A mentor is a guide. A friend. A resource who paves the way to success, and derives satisfaction from helping others succeed. Your role as mentor is to inspire, encourage, and support your mentee, and to contribute to their professional and personal development.

How to Participate in the CAMP Program

Step 1: Submit a Mentor Application. Click the green "Apply Now" button to your right. 

Step 2: Create your Mentor Profile.

Step 3: Let us know whether you are participating as an "individual" or through one of our several "CAMP Partner" organizations around the state.
CAMP Partners are local bar associations, law firms, Inns of Court, government law offices, and other legal organizations in all of Colorado's 22 Judicial Districts in Colorado. Partners appoint their own mentoring program facilitators responsible for the administration of the program including mentor/mentee matching, networking and educational events, and periodic reporting to CAMP. CAMP assists partners with mentoring resources, forms, and administrative support.
Step 4: Publish Your Profile and Await Your Match.

Frequently Asked Questions

  • What am I expected to do? Mentors are expected to provide their mentee with about one hour of support and interaction per month. Most of this interaction will take place via face-to-face meetings. Mentors should work with their mentee to determine what kind of support will be most useful—specific feedback related to finding jobs, general career advice, technical practice resource information, bar association engagement and leadership, personal encouragement, and so on.
  • How long will the commitment be? We ask our mentors to make commitments of at least six months to one year in order to ensure that the mentee is able to fully benefit from the relationship. If a mentor must leave the relationship early, we request at least one month's notice in order to search for a replacement mentor with similar background.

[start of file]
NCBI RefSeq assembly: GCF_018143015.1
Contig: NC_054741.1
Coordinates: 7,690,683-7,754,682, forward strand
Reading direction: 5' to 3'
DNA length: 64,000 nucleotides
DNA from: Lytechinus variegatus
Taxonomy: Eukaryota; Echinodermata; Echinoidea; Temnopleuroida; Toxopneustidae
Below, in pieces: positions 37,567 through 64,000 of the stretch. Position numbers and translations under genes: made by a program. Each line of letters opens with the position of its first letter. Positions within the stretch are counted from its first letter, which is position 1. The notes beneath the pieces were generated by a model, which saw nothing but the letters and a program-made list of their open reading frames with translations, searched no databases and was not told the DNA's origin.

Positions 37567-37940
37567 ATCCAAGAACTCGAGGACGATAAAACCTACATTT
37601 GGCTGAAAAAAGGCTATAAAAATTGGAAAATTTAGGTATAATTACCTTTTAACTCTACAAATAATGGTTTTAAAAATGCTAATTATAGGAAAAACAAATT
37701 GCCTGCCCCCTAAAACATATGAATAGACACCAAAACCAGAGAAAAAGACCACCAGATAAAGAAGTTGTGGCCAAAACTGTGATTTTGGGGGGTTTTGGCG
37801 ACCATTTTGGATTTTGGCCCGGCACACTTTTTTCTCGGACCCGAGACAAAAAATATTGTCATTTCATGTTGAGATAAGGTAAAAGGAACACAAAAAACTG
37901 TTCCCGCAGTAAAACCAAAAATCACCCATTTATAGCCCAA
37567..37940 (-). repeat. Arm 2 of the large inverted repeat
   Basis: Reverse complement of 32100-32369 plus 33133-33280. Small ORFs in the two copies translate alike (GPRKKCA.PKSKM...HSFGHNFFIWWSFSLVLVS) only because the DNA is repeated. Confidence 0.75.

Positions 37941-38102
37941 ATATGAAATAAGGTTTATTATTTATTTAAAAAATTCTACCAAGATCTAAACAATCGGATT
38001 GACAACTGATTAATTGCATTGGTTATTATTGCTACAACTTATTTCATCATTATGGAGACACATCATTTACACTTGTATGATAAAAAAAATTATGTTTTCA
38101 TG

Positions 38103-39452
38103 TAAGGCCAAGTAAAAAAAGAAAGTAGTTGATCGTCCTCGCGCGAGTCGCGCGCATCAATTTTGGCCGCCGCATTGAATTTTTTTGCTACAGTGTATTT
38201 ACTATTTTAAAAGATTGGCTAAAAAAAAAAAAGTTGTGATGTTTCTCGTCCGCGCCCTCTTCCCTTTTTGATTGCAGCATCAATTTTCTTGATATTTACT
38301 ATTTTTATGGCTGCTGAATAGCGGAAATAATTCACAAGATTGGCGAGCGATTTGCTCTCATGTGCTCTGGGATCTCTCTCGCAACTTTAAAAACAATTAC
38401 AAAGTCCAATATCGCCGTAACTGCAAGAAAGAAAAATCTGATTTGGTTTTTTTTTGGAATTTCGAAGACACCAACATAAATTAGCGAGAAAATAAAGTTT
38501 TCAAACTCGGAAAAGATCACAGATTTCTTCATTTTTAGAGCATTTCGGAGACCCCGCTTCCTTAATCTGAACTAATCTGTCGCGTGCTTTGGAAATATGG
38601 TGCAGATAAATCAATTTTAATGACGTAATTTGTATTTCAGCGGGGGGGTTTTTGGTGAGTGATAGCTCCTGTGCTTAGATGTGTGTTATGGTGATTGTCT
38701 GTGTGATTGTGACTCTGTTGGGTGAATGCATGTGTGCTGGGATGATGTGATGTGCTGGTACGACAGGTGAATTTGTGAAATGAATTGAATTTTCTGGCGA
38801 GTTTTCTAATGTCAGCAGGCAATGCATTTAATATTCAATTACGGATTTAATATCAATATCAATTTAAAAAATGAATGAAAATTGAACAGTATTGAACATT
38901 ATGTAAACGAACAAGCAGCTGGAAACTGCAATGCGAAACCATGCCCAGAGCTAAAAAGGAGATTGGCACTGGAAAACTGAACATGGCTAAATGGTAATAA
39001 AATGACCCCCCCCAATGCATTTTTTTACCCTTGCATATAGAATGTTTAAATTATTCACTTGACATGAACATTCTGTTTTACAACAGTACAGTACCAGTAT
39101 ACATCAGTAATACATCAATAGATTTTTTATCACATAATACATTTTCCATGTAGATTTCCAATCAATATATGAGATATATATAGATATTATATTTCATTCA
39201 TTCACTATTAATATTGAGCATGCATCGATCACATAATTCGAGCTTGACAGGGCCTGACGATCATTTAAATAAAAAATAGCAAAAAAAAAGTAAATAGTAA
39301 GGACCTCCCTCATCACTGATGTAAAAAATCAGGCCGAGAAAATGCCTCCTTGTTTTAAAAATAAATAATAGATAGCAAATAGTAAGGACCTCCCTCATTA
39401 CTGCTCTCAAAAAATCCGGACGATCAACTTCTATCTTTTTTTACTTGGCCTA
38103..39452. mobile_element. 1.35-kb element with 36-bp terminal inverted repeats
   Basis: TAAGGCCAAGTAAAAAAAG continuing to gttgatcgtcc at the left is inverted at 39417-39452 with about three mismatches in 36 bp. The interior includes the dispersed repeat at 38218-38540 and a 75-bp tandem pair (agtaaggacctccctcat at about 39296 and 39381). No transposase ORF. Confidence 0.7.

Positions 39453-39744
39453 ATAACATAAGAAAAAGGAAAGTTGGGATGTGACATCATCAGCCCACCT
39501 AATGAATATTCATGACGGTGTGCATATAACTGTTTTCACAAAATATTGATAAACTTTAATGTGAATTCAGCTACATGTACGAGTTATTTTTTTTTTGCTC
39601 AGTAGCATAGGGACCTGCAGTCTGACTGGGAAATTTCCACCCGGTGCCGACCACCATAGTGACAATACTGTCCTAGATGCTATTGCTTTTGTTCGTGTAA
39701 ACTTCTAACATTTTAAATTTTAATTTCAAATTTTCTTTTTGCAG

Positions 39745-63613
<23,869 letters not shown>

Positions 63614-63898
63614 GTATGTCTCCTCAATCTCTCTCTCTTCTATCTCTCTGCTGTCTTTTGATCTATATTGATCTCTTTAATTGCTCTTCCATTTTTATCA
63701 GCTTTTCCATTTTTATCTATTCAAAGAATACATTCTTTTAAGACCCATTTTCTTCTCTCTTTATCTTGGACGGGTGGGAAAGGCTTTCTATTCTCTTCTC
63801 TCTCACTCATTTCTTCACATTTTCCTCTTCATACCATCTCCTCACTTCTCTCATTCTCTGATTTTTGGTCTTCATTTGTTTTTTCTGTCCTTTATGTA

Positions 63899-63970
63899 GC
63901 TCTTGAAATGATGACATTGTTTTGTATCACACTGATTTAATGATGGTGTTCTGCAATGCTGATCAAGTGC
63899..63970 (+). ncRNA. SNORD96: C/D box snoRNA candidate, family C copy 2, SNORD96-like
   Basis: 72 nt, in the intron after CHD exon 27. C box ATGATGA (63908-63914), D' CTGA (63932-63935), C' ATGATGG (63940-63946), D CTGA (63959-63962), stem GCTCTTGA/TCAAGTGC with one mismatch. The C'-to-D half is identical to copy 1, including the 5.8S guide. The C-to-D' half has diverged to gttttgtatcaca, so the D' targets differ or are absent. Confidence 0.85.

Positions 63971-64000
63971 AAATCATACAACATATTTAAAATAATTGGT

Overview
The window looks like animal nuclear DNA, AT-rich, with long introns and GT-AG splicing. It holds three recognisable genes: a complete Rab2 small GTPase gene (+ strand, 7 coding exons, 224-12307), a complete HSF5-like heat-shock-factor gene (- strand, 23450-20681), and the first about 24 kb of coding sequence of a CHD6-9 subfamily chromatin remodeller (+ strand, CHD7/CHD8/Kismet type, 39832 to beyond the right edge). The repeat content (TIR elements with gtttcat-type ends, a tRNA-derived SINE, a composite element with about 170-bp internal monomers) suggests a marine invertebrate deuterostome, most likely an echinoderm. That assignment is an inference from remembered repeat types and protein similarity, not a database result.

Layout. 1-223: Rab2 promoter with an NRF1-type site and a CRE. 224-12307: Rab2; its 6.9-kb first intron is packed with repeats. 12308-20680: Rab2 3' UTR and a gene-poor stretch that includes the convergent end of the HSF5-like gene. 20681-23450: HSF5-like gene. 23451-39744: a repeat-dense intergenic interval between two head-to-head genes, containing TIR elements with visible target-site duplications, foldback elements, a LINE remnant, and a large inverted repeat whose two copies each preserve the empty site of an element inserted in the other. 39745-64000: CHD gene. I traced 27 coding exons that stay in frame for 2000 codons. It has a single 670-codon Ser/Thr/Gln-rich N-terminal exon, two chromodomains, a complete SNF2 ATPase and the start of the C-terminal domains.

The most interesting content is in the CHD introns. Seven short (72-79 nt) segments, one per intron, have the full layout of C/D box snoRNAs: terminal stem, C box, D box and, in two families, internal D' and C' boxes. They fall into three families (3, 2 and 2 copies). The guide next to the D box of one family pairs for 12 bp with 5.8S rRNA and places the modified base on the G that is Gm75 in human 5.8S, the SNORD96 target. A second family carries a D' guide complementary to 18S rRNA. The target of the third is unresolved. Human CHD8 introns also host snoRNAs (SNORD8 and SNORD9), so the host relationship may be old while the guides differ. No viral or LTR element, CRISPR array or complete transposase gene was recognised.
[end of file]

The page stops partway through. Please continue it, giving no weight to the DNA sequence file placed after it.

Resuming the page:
• Are there any potential risks to me or my firm? No. It is not appropriate for mentors to engage in any business transactions or legal consultation with their mentees; instead, the relationship should only involve the flow of general information.
  • Relationship is not going well or I am concerned about mentorship, what to do? We encourage letting the mentee know about the situation and contact the Admin Immediately. We will provide our full support to resolve the situation in a positive and satisfactory manner.
  • How do I get CLE credit for my participation in CAMP? Mentors and Mentees who satisfactorily complete a structured one-on-one mentoring program will receive up to 9 CLE credits, 2 of which will count toward ethics requirements. Mentors may participate in this Program—one mentor relationship at a time—as often as they wish, but may receive the available credit only once per compliance period. The award of CLE credits will apply to the compliance period in which the Program is completed.

Connect with Our Mentees!

Share your expertise with those willing and eager to learn.

Apply Now

Mentor DO's

  2. Take responsibility to initiate the relationship.
  3. Set aside time for the mentoring process and honor all appointments.
  4. Invite the mentee to meetings or activities, as appropriate. Schedule meetings with planned topics.
  5. Be flexible on meeting times and places.
  6. Arrange frequent contacts through telephone, email, face-to-face, etc., as appropriate
  7. Respond to emails from your mentee within 2 days of receipt.
  8. Establish open and honest communication and a forum for idea exchange.
  9. Foster creativity and independence. Help build self-confidence and offer encouragement.
  10. Provide honest and timely feedback to your mentee.
  11. Provide opportunities for the mentee to talk about concerns and ask questions.
  12. Above all, LISTEN.

Mentor DON'Ts

  1. Give legal advice to mentees.
  2. Discuss confidential client matters with mentees.
  3. Encourage mentee to be totally dependent upon you.
  4. Provide your personal history, problems, animosities, successes, failures, etc unless they are constructive contributions.
  5. Be too busy when the mentee needs your friendship or your support. If you do not have time, give the mentee a heads up, so that they know when they can reach you.
  6. Criticize.